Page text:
We also had always finished with our complete teams.  This year we didn't.  Ephrem ended up in a crash on Stage 2 which caused yet another concussion, his second in two months.  He raced another 3 stages before being pulled by the race doctor.  

Valens collapsed after Stage 5, 166kms from Musanze to Nyanza.  In the race Valens came to our car and said, "Coach, I am not okay, no power."  Sterling just told him to hang in there.  In a show of solidarity his teammates, Bonaventure, Janvier and another Team Rwanda Karisimbi cyclist all gave Valens a much need hand to the back, a slight push, to keep him with the peloton.  In the end Janvier and Valens were both fined 20 seconds for the push.  We didn't care, that's just what these guys did to help their ailing teammate.  Unfortunately, Valens passed out for over 20 minutes at the finish and although he recuperated over the next couple of days, his Tour of Rwanda was over.  The 2014 Tour of Rwanda champion was finished.

On Stage 6 from Muhanga to Gisenyi, a very controversial crash happened only 800meters from the finish taking out Patrick and Joseph Areruya.  We heard it come over the radio.  Luckily it was in the 3km rule so as long as they both finished they would be awarded the same time as the group they were in.  When we got to the scene of the crash, Joseph was already gone, Patrick, however, was on the sidewalk with the doctors already attending to his gaping wound on his head.  Patrick was sitting 4th in the GC.  He just needed to finish and he would retain his time and position.  And so he did....

As the week went on, the pressure built as we had held the yellow jersey since Bosco's record breaking Prologue win on Sunday.  Finally, on Stage 7, Bosco sealed the win by riding away on the rain soaked cobbles of Kigali.  Stage 8, the final stage, simply became a formality.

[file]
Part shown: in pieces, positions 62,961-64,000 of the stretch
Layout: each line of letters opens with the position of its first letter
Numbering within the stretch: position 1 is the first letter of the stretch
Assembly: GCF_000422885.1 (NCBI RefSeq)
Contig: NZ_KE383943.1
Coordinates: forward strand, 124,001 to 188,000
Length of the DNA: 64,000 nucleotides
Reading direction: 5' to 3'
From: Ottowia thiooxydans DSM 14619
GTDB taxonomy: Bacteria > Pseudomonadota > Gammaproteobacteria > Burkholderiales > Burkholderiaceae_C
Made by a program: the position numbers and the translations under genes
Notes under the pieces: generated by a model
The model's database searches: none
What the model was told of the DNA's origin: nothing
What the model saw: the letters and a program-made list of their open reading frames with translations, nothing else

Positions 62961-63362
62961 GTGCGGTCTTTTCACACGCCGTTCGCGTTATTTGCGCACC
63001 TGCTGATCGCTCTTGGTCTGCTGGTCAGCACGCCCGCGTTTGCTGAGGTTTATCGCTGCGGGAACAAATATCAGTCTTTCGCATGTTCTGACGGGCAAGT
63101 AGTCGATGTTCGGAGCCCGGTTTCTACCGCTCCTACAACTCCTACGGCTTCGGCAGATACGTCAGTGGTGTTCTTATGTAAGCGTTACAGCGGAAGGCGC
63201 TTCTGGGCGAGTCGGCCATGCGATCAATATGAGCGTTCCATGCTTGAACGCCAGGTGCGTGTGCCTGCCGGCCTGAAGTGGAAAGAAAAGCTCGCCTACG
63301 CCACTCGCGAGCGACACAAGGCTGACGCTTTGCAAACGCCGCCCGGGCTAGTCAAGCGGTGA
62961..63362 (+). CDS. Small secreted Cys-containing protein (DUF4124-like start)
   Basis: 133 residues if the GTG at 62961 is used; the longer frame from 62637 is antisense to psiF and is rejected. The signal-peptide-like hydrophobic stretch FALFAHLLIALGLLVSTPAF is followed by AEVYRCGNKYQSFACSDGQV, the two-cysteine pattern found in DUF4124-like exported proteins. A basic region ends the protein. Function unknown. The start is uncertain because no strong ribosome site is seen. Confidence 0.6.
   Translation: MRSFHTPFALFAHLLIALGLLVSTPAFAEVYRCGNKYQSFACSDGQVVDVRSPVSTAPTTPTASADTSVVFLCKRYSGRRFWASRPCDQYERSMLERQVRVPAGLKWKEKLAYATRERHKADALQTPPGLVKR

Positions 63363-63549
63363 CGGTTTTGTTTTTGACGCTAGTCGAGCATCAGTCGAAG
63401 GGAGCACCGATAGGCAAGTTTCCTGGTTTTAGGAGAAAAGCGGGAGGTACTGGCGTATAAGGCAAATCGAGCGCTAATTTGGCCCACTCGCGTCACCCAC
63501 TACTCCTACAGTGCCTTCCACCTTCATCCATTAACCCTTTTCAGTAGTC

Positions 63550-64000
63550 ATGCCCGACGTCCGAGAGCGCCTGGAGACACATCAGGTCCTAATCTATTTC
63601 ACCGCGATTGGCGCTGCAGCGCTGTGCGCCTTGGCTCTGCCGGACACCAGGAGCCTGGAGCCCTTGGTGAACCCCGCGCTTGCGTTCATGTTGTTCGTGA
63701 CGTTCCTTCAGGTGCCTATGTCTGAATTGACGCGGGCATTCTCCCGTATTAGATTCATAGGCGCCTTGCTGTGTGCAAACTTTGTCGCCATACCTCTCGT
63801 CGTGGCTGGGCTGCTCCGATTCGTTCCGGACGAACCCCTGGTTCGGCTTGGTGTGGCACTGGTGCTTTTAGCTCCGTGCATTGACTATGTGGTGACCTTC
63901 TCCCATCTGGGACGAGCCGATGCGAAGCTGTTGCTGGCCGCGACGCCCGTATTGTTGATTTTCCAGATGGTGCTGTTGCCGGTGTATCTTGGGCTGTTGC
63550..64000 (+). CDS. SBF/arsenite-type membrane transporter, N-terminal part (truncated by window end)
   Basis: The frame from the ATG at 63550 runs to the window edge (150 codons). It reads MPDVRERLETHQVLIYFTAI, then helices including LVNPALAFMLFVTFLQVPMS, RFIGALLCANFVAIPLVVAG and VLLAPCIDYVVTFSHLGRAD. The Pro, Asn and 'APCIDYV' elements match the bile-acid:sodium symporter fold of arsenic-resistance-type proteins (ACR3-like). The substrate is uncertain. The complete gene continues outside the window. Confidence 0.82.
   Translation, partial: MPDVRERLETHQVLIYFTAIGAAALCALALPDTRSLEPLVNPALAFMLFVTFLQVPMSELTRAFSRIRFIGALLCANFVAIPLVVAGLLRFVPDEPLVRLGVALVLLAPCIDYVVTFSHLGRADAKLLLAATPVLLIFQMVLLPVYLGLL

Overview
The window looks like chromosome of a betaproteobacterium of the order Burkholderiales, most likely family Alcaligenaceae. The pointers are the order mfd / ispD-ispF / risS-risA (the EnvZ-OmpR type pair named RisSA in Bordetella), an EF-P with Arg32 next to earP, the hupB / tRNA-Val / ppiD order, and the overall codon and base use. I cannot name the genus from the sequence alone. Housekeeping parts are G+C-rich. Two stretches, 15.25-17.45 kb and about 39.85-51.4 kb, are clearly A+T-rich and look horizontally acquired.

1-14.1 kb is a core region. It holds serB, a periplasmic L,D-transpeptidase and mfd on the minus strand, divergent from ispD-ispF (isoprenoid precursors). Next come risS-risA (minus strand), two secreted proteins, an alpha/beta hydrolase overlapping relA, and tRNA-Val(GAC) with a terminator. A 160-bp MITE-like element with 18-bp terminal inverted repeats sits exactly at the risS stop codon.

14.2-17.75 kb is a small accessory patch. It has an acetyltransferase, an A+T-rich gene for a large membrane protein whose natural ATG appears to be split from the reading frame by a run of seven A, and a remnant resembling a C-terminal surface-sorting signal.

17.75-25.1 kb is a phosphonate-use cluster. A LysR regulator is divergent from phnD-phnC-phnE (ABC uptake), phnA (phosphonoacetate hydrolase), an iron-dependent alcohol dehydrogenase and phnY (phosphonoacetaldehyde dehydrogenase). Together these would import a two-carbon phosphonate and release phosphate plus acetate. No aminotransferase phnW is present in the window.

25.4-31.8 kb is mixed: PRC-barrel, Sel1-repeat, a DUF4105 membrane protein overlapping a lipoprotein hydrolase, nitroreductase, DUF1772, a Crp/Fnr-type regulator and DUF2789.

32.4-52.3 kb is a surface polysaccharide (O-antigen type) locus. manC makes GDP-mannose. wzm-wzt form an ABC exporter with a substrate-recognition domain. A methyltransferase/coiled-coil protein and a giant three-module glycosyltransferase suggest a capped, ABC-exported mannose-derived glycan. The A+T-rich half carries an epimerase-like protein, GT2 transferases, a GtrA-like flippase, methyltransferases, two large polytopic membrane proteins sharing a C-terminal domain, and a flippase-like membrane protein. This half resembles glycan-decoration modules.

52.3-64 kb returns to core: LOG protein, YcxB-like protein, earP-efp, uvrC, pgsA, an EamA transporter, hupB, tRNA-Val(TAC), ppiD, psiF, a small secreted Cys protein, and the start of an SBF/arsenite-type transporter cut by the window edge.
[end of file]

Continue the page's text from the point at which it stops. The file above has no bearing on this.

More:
And then...on a rain soaked Sunday in Kigali, around a 10 lap 12kms circuit, Team Rwanda won...again.

At the finish all the staff worked to protect the riders and the bikes from a crowd that had simply gone mad with enthusiasm.  Frankly, it was scary.  There was no Team Rwanda staff at the protocol to celebrate the win as they were all trying to find riders and bikes and keep the crowds at bay.  The Rwandans all celebrated and we collected transponders, found bikes, escorted riders to a waiting car....we did our job.  

And then that was it....

In the end I wondered why had no one even taken the time to simply say thank you.  I struggled with that immensely.  I know this is my job and I don't do it for anyone other than, in the end, the riders, but nothing...

And then today, Mr. AM read me this from Oswald Chambers:

We have a tendency to look for wonder in our experience, and we mistake heroic actions for real heroes. It’s one thing to go through a crisis grandly, yet quite another to go through every day glorifying God when there is no witness, no limelight, and no one paying even the remotest attention to us. If we are not looking for halos, we at least want something that will make people say, “What a wonderful man of prayer he is!” or, “What a great woman of devotion she is!” If you are properly devoted to the Lord Jesus, you have reached the lofty height where no one would ever notice you personally. All that is noticed is the power of God coming through you all the time.

And on Monday we start camp again....

Thursday, November 12, 2015

Concrete Falling on the Casket

A little over two weeks ago I stood in a cemetery in Rwanda, the light drizzle slowly becoming a steady rain, and I watch as a small community of Rwandans buried a cyclist.  His name was Yves Iryamukuru.